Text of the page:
As the cost of college rises and students go deeper into debt, families are increasingly asking whether higher education is worth the cost. A new commission is tasked with helping to answer that question.

Starting today, students who choose careers in the skilled trades have a nationwide event designed to celebrate their decisions.

"Free college" proposals are multiplying like rabbits as Democratic presidential candidates jump on board with the idea. But these plans vary widely. And most don't make college "free."

A new national campaign aims to offer young people something they often lack as they look for work: a network of connections to adults who can help and support them.

Though celebrated as a way to funnel young people into good jobs without the debt of a bachelor's degree, career technical education is not matching students with jobs that pay well and are most plentiful, a report says.

Deans of admission at more than 140 colleges and universities pledged to abide by principles designed to reduce "excessive achievement pressure" in admissions and promote ethical character among parents and students.

This week's huge college-admissions bribery scandal has spawned the first round of what will almost certainly be a mess of lawsuits attacking the integrity of the college admissions process. And already the first lawsuit, filed by two Stanford University students, has gotten weird.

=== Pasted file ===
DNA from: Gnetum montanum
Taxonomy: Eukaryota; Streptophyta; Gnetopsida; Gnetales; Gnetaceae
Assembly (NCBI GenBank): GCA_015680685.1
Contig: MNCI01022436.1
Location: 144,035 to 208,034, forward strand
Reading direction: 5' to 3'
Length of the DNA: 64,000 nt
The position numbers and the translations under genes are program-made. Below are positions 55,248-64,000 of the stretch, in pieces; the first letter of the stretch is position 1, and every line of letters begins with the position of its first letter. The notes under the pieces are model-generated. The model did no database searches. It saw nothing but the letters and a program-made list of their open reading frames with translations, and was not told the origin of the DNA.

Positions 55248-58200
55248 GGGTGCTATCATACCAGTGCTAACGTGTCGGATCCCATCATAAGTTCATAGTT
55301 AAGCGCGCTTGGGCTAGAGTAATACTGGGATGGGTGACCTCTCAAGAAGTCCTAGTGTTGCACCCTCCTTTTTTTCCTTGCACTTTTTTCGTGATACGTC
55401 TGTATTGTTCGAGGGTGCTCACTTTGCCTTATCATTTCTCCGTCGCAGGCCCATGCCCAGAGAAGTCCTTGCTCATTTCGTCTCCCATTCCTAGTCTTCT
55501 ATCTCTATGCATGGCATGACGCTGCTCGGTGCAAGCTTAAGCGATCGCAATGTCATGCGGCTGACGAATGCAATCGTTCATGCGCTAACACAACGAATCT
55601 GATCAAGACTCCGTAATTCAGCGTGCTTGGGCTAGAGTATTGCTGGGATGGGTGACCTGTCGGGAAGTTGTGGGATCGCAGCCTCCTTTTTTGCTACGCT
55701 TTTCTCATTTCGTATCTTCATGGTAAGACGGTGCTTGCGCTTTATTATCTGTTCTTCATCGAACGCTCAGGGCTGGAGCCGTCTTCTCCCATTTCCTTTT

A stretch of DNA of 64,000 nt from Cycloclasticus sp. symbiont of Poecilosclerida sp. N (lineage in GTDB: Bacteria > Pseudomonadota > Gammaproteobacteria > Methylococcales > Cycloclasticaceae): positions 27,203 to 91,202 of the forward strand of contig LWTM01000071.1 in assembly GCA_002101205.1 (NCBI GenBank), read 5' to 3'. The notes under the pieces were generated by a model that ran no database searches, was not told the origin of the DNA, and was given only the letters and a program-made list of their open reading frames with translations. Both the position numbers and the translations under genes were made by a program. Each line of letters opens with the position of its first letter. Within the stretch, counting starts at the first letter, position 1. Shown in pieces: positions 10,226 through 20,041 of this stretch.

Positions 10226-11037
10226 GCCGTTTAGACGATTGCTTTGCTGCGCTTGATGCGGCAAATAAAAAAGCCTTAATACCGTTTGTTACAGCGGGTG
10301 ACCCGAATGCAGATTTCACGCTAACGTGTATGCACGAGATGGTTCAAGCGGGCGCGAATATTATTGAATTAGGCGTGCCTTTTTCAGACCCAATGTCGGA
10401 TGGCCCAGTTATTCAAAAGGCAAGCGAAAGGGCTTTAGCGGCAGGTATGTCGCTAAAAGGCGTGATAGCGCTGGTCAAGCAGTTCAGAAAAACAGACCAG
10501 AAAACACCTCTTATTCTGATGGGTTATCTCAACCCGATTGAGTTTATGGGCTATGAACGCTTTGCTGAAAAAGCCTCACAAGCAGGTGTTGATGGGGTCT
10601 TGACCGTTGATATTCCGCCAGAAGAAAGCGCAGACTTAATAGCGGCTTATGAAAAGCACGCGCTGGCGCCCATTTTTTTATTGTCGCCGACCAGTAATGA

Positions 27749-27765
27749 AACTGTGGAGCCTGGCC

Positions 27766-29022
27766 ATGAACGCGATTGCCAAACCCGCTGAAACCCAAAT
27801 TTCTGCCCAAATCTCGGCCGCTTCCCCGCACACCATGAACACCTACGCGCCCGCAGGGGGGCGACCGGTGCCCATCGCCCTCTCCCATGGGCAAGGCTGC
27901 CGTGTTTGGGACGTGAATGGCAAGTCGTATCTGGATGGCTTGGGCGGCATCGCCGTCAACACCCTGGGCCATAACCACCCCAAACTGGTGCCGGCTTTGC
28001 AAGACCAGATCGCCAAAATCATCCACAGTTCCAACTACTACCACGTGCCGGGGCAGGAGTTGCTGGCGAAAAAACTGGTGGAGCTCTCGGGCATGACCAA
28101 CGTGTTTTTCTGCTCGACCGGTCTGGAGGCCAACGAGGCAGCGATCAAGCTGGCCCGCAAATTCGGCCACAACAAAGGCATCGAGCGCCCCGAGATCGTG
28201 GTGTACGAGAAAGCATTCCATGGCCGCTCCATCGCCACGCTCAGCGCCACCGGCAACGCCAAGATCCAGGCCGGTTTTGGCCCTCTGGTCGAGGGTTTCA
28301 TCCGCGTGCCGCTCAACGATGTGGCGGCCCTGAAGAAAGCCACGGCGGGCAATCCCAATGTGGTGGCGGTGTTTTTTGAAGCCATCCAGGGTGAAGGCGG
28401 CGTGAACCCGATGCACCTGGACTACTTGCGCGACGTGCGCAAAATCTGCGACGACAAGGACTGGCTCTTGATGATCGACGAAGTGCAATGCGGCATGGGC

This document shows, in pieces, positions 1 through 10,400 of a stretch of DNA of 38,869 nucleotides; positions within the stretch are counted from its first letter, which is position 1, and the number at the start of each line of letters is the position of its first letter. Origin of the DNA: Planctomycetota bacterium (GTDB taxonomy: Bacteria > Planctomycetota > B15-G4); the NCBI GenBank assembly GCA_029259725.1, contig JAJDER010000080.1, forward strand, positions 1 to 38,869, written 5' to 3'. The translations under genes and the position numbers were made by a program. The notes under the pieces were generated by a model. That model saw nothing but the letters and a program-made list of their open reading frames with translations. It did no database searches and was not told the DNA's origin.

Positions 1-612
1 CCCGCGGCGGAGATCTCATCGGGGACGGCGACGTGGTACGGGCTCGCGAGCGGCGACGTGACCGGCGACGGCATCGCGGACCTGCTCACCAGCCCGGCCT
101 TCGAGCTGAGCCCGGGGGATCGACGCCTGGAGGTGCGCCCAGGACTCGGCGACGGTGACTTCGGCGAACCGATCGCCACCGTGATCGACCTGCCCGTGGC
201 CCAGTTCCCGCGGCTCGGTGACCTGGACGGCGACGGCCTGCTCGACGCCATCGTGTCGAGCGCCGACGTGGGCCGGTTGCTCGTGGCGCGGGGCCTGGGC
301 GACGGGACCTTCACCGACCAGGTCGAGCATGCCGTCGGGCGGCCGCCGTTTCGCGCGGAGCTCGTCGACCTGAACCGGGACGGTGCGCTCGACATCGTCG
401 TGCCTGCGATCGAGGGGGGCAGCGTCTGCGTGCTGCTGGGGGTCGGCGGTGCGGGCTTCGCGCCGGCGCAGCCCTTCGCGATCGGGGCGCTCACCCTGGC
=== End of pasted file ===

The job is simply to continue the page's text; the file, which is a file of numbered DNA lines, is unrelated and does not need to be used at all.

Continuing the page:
Most high school principals are grappling with hostile clashes between students and a swirl of other problems stemming from the political division and heated rhetoric during the Trump presidency, according to a new report.

Federal prosecutors charged 33 parents, along with two SAT/ACT administrators, an exam proctor, nine coaches and three organizers with involvement in a college admissions fraud scheme on Tuesday.

The former Trump attorney and fixer testifies that Trump directed him to write threatening letters to prevent the release of the president's grades and SAT scores.


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